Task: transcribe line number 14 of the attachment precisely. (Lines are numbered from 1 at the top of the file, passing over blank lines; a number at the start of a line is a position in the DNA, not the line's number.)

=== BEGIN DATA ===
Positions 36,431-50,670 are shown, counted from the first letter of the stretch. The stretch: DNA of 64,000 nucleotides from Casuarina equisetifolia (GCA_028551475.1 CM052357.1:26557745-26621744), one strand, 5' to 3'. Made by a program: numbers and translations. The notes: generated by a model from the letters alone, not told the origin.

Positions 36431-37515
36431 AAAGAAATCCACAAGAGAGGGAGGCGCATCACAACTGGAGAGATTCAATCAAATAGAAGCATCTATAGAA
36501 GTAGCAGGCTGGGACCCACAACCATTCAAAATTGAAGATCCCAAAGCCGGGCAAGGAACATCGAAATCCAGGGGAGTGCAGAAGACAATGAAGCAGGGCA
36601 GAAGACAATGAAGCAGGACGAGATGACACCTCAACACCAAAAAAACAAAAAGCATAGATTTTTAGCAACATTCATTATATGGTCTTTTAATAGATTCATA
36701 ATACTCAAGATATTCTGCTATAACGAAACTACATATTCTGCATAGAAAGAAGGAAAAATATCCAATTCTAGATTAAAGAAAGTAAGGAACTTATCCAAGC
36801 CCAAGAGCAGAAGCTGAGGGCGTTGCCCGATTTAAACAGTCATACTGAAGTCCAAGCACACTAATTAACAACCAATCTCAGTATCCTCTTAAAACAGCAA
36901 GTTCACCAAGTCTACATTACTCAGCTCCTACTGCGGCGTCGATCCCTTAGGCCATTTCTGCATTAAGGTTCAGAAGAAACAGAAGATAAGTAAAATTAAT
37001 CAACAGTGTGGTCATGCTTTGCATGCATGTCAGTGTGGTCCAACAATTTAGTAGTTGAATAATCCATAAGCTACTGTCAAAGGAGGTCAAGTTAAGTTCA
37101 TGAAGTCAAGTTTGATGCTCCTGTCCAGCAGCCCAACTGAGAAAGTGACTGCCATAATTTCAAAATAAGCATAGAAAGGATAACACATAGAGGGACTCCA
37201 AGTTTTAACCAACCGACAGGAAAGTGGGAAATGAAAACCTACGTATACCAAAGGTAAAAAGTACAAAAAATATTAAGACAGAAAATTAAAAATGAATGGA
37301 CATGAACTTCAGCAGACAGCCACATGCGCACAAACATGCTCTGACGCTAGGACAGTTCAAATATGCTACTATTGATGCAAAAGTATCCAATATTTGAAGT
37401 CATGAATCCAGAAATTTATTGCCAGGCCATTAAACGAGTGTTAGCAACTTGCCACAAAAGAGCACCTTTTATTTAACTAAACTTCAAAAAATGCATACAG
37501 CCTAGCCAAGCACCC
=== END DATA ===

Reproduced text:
37501 CCTAGCCAAGCACCC